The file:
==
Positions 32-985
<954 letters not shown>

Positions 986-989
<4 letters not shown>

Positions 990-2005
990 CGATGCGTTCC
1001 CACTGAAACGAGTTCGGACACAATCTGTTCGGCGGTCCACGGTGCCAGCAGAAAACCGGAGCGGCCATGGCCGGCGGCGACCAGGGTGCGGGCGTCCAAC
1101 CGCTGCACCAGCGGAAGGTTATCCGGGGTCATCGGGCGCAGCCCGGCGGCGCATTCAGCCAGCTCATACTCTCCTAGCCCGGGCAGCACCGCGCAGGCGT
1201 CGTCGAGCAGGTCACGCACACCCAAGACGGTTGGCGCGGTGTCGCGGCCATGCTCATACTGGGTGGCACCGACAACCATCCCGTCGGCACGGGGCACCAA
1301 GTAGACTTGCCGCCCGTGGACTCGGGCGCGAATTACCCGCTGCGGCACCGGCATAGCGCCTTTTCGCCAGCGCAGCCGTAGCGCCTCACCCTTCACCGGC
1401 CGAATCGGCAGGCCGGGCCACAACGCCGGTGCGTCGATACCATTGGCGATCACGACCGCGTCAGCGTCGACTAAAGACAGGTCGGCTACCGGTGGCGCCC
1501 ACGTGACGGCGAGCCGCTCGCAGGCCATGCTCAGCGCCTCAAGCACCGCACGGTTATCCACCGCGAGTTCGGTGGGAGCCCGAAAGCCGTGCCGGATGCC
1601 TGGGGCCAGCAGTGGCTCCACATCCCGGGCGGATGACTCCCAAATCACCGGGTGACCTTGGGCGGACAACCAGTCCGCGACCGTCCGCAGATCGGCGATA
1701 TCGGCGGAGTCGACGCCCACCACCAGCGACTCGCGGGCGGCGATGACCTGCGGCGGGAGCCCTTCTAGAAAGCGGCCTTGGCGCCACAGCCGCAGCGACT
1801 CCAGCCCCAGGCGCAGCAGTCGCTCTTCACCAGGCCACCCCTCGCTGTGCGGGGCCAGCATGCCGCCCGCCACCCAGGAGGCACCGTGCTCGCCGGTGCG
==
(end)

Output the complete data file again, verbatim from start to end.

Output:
Positions 32-985
<954 letters not shown>

Positions 986-989
<4 letters not shown>

Positions 990-2005
990 CGATGCGTTCC
1001 CACTGAAACGAGTTCGGACACAATCTGTTCGGCGGTCCACGGTGCCAGCAGAAAACCGGAGCGGCCATGGCCGGCGGCGACCAGGGTGCGGGCGTCCAAC
1101 CGCTGCACCAGCGGAAGGTTATCCGGGGTCATCGGGCGCAGCCCGGCGGCGCATTCAGCCAGCTCATACTCTCCTAGCCCGGGCAGCACCGCGCAGGCGT
1201 CGTCGAGCAGGTCACGCACACCCAAGACGGTTGGCGCGGTGTCGCGGCCATGCTCATACTGGGTGGCACCGACAACCATCCCGTCGGCACGGGGCACCAA
1301 GTAGACTTGCCGCCCGTGGACTCGGGCGCGAATTACCCGCTGCGGCACCGGCATAGCGCCTTTTCGCCAGCGCAGCCGTAGCGCCTCACCCTTCACCGGC
1401 CGAATCGGCAGGCCGGGCCACAACGCCGGTGCGTCGATACCATTGGCGATCACGACCGCGTCAGCGTCGACTAAAGACAGGTCGGCTACCGGTGGCGCCC
1501 ACGTGACGGCGAGCCGCTCGCAGGCCATGCTCAGCGCCTCAAGCACCGCACGGTTATCCACCGCGAGTTCGGTGGGAGCCCGAAAGCCGTGCCGGATGCC
1601 TGGGGCCAGCAGTGGCTCCACATCCCGGGCGGATGACTCCCAAATCACCGGGTGACCTTGGGCGGACAACCAGTCCGCGACCGTCCGCAGATCGGCGATA
1701 TCGGCGGAGTCGACGCCCACCACCAGCGACTCGCGGGCGGCGATGACCTGCGGCGGGAGCCCTTCTAGAAAGCGGCCTTGGCGCCACAGCCGCAGCGACT
1801 CCAGCCCCAGGCGCAGCAGTCGCTCTTCACCAGGCCACCCCTCGCTGTGCGGGGCCAGCATGCCGCCCGCCACCCAGGAGGCACCGTGCTCGCCGGTGCG